Congenital Syphilis

The manifestations of congenital syphilis are variable and include asymptomatic disease, spontaneous abortion, intrauterine growth restriction, neonatal disease, and neonatal death.

The fetus is usually infected transplacentally, and congenital infection rarely occurs before the fourth month of gestation. Congenital infection is most likely to be acquired in the setting of maternal early syphilis; however, it has been documented at any stage of syphilis. Some of the classic features of neonatal disease include rhinitis (snuffles), which typically occurs early in the course of the disease, as well as rash, hepatitis, splenomegaly, and perichondritis or periostitis. Untreated neonates who survive neonatal syphilis enter a latent period. The perichondritis and periostitis can lead to deformities of the nose (saddle nose) and of the metaphyses of the lower extremities (saber shin). Other late manifestations of congenital syphilis include peg-shaped central incisors (Hutchinson’s teeth), frontal bossing, and recurrent arthropathy (Figure 60-9).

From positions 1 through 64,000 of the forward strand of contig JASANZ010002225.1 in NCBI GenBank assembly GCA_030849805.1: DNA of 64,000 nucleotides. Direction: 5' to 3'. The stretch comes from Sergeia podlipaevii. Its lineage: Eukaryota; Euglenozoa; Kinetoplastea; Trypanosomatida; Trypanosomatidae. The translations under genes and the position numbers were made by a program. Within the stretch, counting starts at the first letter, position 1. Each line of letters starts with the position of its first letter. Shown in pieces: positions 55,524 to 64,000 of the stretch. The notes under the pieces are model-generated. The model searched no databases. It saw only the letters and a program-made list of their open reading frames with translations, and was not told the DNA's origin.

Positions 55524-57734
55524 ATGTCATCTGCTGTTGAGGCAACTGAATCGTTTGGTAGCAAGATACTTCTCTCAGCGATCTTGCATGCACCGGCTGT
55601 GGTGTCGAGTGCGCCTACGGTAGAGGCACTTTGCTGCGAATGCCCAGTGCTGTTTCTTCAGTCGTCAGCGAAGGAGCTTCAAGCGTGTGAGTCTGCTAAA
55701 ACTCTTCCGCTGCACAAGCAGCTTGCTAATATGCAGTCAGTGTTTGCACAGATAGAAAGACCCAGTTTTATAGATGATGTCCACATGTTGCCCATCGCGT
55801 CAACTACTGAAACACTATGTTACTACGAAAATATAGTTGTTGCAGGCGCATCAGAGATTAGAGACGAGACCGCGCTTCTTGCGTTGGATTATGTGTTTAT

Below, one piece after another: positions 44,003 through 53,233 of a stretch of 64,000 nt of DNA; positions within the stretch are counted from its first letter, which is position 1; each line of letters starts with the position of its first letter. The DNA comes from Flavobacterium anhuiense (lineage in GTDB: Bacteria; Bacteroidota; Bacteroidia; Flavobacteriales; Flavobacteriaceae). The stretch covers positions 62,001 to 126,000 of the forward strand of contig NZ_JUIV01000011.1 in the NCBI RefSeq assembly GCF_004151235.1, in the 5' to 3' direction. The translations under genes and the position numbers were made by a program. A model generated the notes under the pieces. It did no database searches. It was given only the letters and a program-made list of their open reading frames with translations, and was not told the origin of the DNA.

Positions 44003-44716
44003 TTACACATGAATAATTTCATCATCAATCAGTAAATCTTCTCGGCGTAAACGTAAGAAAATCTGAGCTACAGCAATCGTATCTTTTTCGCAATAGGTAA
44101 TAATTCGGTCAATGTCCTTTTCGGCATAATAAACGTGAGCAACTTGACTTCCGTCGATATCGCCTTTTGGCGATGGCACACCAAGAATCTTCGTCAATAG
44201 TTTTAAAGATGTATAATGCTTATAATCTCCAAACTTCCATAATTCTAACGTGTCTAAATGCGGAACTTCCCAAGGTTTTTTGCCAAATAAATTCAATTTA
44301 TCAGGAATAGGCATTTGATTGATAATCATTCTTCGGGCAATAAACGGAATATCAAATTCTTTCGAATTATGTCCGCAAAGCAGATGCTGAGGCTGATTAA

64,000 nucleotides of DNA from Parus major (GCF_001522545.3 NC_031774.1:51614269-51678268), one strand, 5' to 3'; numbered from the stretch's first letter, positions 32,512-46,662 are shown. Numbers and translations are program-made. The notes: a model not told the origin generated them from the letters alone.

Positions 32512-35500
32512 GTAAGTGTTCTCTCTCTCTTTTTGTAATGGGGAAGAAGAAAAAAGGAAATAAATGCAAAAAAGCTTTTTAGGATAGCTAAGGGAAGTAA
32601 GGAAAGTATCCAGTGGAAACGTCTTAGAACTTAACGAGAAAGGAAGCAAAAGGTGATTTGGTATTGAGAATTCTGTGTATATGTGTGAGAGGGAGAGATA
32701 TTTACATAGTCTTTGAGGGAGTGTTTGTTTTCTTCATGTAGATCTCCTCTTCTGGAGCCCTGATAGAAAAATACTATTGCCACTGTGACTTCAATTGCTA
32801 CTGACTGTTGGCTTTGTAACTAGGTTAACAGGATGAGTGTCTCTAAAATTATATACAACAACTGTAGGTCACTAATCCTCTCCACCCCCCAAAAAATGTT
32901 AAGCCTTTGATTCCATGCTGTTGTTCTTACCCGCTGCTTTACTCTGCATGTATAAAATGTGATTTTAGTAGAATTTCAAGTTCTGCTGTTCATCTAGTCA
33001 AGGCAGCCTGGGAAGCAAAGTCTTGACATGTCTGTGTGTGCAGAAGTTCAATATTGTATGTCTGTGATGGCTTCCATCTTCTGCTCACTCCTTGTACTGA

Prevention and early detection of congenital syphilis depend on routine screening of pregnant women for syphilis. All pregnant women should be screened at the first prenatal visit. Women who are at high risk for syphilis infection should be screened again in the third trimester and at delivery (see diagnostic approach).

  • Contact
  • Category: Infectious diseases